Wednesday, 26 October 2016

Iconographic and psychologic interpretation of some Buddhist events

Archeology of images No.9

Iconographic and psychologic interpretation of some Buddhist events
By Vittorio Roveda @ (Copyright text and pictures)

Buddhist iconography; the need of images (icons); the origin of early Buddhist art in India and its evolution from indexical (aniconic) to figurative and narrative
(Several examples).

Examples and religious and psychological interpretation of a few selected events (Dream of Maya, the Birth and the Seven Steps, the Tonsure or Cutting of the hair and the Enlightenment); in depth psychological analysis of the ways and meanings of the visual manifestation of the sacred. This type of enquire may seem blasphemous to some orthodox Buddhist reader. I apologize in advance, remanding that I accept new techniques

This is the last part of the paper. 

4) The Parinirvana
Western scholars have always been taken by great anxiety in front of Death. Deprived form a religious meaning and of the Judeo-Christian belief, death means emptiness and in front of this great void modern man is paralyzed. For the religious believer, death is a rite of passage, but in our modern world without religion, death is confused with anxiety in front of emptiness or the discovery of nothingness, the void (nil). In primitive and most evolved societies the idea of nothingness is connected with the idea of death and that death is followed by a new start (a new life in the belief of re-incarnation).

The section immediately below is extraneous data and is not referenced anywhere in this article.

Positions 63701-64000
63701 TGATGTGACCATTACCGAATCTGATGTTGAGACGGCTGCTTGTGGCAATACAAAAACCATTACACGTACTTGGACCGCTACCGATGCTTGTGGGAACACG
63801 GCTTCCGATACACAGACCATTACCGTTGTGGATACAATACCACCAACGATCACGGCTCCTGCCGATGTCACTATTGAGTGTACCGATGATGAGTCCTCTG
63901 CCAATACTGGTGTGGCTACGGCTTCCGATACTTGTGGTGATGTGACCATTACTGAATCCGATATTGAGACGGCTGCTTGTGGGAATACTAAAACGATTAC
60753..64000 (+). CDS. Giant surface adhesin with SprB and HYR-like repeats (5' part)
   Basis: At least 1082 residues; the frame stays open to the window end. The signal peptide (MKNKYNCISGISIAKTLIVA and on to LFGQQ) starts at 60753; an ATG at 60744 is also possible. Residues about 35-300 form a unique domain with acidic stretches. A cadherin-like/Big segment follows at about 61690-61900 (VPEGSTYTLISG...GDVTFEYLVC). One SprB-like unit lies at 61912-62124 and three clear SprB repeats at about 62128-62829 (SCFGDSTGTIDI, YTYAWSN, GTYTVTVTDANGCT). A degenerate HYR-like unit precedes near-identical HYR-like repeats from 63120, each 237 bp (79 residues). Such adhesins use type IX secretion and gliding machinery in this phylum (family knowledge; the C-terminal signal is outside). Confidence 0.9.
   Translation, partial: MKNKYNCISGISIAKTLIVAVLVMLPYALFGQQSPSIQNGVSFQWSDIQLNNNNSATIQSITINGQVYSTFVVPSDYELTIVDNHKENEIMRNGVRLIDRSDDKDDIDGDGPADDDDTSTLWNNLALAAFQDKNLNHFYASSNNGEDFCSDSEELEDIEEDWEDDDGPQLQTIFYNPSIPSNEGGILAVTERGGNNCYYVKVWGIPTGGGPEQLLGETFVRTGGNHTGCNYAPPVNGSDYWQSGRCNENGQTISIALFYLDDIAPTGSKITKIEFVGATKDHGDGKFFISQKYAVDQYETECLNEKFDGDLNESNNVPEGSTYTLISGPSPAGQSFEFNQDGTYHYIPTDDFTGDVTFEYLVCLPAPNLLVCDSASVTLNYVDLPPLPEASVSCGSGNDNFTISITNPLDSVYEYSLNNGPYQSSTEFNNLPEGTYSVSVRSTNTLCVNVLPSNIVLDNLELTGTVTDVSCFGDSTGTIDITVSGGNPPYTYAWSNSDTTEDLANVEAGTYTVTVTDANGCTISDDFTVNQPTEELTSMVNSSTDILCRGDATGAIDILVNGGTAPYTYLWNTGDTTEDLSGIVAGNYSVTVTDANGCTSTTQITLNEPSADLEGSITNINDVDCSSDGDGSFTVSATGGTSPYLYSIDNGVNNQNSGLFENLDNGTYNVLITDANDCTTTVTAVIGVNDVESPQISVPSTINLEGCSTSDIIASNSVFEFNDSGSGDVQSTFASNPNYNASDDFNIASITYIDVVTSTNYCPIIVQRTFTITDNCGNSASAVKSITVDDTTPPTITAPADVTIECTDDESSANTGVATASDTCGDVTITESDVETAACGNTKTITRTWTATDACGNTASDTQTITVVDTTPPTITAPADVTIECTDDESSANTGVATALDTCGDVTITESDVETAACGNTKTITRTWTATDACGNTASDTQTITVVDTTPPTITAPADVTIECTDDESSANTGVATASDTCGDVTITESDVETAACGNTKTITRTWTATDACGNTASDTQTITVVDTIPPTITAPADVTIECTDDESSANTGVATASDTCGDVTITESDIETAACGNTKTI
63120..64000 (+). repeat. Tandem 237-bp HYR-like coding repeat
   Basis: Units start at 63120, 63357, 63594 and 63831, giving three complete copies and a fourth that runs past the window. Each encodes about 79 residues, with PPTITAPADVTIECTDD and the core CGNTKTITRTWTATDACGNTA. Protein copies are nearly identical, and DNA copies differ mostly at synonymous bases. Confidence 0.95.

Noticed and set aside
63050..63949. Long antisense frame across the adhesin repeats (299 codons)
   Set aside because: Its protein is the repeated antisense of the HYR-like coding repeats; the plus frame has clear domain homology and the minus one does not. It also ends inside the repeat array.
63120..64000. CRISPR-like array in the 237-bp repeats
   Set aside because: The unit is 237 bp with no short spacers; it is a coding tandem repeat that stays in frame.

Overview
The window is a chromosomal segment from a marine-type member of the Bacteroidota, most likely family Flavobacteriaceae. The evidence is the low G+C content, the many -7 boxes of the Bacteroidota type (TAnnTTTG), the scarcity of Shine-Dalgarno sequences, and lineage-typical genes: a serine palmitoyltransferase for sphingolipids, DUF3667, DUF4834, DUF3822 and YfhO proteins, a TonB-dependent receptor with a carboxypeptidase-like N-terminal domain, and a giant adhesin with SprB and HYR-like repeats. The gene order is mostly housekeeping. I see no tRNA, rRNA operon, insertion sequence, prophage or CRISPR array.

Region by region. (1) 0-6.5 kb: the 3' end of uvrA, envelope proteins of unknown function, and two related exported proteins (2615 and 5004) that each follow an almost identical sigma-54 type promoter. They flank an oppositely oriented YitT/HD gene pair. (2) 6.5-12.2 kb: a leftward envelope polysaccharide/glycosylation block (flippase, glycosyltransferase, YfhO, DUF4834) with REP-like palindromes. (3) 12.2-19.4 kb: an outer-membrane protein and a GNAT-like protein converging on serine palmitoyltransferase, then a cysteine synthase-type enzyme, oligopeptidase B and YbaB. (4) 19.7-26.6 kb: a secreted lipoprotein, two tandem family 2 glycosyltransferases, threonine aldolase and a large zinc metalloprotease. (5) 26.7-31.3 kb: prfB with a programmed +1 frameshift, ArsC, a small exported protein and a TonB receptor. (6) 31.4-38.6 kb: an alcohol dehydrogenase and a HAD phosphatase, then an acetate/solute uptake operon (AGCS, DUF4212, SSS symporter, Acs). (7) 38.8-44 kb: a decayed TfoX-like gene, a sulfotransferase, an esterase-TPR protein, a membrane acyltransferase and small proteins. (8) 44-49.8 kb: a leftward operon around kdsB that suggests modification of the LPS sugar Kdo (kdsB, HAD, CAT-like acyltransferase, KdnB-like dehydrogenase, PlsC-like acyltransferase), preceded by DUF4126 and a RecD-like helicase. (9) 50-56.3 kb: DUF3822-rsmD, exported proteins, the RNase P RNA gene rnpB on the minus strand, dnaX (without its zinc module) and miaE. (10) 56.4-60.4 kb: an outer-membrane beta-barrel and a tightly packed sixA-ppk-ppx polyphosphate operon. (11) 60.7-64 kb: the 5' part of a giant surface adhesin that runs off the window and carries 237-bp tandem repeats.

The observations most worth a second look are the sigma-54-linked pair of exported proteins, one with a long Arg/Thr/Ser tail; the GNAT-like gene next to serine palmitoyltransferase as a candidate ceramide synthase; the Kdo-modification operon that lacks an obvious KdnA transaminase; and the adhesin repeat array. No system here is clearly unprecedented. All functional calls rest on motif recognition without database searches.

Passing into nirvana at death marks the end of the cycle of existence, the samara.
In nirvana there is the absolute cessation of attachments/entanglements. It does mean ‘extinction’ but a state that can be described a gradual process, like cutting off the fuel to a fire and letting the ambers die down, rather than a sudden dramatic event, hence the popular concept that nirvana is the ‘blowing out of a flame’. It is where one is cooled from the fever of desire. In nirvana the Buddha remains accessible to help suffering beings.
Parinirvana is when there are no lingering conditions. As opposed to Nirvana, in Parinirvana there are no residual shadows of previous existences, the Nirvana without reminders
The Entering Parinirvana is thus putting an end for all time to the psycho-physical activity of human individuals, freedom from the effect of karma. The Parinirvana, obtained only at death, is the Final Nirvana.
In the sacred text of the Mahaparinirvana –sutta is expounded “the Discourse on the Great Decease”, including the events leading to the Buddha death and his travel during the last few months of his life.   
According to tradition, the Buddha’s sickness started with the dinner of Cunda, but he managed to control his sickness and resume the journey. One day, he asked Ananda to bring him water to quench his thirst. Ananda was reluctant, knowing that the water from the river had been muddied by the transit of a caravan of hundred carts; the Buddha insisted Ananda to go and surprisingly the water had become crystal clear. He was then visited by Magallan and Sariput.
Later the Budha became more ill but took a bathe in the river; followed by a stop to rest.